27 Intentional Actions Taken to Conserve Energy – Summary List Actions Taken to Use Less Electricity Since Switching to Prepay Service Q5. Please indicate whether you have taken this action since switching to prepay service: (summary list of items A through K) RankAction TypeAction “Yes” 1BehaviorMade sure the lights are off in unused rooms97% 2BehaviorIntentionally made an effort to use less electricity92% 3BehaviorAdjusted the thermostat a few degrees to use less electricity when the residence was empty84% 4BehaviorAdjusted the thermostat a few degrees to use less electricity when you or others are in the residence80% 5InvestmentReplaced light bulbs with energy-efficient light bulbs74% 6Investment Applied weather stripping to windows and doors or added insulation to the attic or around the water heater 52% 7BehaviorChanged the time of day or how often you use your appliances48% 8Investment Made a major investment in the home heating system, in new insulated windows or in new energy- efficient appliances 43% 9BehaviorLowered the temperature setting on the water heater to use less electricity40% 10InvestmentUpgraded or replaced the thermostat37% 11OtherAllowed my electricity to be shut off as a way to use less electricity36% 92% said made a conscious effort to reduce electricity, yet previously (Q3) while only 51% indicated they think more often about budgeting for electricity. One potential answer may be that people may make an effort to reduce waste, but not spend time thinking about budgeting Top 4 are purely behavior with no cash outlay; another behavioral change (water heater temperature setting) is being missed by many consumers, suggesting that the information and effort are not without cost Even with moderate incomes, a fairly high percentage of customer made expenditures to invest in energy efficiency 27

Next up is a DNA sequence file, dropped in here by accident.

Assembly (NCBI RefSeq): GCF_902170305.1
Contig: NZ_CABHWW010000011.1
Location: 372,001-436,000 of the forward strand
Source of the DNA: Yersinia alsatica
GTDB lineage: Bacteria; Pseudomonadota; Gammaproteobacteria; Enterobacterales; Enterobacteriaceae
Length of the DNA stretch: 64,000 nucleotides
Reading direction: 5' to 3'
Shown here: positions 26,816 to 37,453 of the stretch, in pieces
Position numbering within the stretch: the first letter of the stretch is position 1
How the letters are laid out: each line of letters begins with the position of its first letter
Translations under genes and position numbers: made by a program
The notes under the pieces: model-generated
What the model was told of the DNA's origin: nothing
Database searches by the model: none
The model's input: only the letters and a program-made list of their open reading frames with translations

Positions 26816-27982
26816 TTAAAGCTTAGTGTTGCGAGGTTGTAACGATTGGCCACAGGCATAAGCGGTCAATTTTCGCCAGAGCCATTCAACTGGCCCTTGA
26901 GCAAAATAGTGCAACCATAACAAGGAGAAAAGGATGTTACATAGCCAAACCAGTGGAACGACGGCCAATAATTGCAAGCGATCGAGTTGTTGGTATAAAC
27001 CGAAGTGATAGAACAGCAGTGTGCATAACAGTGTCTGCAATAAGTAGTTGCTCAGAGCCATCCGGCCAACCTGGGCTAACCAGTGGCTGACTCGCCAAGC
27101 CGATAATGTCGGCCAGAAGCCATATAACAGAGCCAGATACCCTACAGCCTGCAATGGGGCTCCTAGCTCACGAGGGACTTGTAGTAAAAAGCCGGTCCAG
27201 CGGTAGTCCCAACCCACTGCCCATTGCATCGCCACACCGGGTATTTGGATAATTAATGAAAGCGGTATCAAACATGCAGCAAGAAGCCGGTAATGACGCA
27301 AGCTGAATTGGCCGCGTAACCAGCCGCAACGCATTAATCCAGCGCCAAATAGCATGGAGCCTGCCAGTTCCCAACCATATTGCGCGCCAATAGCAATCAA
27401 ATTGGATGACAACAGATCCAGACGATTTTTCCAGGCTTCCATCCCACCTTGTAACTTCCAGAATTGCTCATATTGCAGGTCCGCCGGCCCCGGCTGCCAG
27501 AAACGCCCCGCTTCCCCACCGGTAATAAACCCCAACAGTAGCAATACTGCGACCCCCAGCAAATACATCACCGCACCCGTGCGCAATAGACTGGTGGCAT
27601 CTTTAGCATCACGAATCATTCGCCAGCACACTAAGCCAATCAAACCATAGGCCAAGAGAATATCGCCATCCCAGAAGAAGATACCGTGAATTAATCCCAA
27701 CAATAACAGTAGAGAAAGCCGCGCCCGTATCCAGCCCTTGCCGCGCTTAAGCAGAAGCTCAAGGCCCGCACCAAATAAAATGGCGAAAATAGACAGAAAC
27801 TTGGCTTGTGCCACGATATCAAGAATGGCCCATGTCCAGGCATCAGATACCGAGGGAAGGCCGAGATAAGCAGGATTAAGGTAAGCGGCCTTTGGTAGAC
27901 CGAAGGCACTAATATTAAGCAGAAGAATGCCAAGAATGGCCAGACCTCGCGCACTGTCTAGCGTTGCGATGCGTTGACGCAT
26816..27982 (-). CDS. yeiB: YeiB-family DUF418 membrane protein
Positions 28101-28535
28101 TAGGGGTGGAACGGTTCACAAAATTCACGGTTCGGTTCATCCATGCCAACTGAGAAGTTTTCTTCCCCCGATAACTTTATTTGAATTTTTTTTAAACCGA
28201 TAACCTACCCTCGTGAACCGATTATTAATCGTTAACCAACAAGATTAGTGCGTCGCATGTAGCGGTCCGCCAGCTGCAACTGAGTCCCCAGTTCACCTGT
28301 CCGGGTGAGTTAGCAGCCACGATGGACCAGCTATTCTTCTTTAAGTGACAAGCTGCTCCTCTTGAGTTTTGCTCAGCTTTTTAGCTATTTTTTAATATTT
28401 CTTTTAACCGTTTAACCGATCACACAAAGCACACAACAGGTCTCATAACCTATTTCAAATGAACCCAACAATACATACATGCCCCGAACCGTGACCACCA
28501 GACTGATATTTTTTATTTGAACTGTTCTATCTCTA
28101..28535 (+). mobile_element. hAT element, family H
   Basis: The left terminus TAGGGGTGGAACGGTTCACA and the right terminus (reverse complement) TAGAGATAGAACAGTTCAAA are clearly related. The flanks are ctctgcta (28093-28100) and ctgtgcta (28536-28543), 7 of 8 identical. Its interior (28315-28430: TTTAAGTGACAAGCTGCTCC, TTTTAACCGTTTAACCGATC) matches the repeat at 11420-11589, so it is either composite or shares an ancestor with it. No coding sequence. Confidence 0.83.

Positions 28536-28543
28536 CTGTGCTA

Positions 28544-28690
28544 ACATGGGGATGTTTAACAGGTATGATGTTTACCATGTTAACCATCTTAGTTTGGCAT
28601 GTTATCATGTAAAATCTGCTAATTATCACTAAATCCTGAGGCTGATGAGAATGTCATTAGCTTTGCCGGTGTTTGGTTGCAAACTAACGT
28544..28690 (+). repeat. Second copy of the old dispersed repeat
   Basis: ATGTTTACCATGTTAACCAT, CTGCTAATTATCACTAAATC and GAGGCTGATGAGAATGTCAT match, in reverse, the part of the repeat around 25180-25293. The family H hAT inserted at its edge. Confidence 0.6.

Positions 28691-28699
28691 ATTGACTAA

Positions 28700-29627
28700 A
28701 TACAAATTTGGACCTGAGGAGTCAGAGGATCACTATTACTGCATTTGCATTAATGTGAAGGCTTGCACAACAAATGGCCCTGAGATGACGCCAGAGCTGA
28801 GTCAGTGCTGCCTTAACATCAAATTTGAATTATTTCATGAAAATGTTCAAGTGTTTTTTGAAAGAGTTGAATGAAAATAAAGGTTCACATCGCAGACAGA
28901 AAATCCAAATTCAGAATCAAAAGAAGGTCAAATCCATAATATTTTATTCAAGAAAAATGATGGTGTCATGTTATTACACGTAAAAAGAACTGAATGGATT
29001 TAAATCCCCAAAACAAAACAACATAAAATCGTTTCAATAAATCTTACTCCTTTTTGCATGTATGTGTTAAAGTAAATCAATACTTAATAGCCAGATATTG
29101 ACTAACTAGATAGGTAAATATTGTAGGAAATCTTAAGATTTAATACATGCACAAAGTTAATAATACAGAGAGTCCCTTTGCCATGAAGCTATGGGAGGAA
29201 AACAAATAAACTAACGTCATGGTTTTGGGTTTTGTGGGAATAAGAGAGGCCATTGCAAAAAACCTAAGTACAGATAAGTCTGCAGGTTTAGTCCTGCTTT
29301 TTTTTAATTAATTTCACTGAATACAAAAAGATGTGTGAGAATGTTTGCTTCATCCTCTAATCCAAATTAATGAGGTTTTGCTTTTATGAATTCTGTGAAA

28 Disconnection appears to be a choice utilized by customers  Customers across all demographic categories allow their electricity to be shut off to manage electric costs  In response to the question above, 36% of customers indicated they allowed for their electricity to be shut off as a way to use less. The responses included customers across all demographic categories.  Nearly one half (48%) of customers in the lower income category ($0-$25K) claim to use this strategy, as compared to one quarter of customers in the $25K- $50K income range, or those with $50K or more in income (22%).  This strategy also appears more prevalent for renters (39%) versus (33%) for homeowners in the survey.  Additional information is required in this area to better understand the time of year the disconnects are occurring (summer vs. winter) and the rationale behind taking this action versus trying to manage usage more closely through other actions. The response rate does potentially indicate the perceived ease/low cost of the disconnect/reconnect process under prepay vs. post-pay, increasing the value of this action to customers. 28